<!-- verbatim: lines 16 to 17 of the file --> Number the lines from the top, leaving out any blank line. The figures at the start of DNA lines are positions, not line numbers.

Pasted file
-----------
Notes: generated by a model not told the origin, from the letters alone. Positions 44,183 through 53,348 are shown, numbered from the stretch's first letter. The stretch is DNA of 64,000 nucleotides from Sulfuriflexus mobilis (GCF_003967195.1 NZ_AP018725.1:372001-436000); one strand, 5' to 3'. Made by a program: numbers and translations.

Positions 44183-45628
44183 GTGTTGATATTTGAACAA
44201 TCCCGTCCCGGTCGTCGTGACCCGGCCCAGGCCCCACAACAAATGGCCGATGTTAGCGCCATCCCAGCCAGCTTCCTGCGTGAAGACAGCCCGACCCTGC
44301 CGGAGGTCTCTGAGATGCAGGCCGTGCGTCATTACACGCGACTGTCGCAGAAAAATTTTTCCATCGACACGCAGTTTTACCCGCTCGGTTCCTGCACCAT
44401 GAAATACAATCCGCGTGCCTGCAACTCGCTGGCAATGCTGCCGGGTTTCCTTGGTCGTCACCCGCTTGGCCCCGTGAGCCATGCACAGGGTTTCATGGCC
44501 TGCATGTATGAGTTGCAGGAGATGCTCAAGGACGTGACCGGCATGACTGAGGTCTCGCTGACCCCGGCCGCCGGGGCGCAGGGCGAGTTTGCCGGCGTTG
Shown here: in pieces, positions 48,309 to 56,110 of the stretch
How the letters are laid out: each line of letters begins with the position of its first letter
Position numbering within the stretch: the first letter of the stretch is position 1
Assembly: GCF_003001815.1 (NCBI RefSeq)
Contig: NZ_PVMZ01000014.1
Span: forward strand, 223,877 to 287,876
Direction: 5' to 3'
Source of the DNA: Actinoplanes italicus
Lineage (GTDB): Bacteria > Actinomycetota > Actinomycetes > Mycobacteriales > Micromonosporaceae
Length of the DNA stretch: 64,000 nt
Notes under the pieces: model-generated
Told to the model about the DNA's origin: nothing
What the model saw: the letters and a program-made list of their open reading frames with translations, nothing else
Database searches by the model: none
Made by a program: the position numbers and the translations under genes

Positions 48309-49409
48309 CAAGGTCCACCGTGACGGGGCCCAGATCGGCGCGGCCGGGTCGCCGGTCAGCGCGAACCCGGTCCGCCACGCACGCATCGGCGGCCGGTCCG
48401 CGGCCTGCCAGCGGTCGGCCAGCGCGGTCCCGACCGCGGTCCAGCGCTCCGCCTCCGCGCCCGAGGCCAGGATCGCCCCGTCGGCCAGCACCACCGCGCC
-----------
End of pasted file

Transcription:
Lineage (GTDB): Bacteria > Actinomycetota > Actinomycetes > Mycobacteriales > Micromonosporaceae
Length of the DNA stretch: 64,000 nt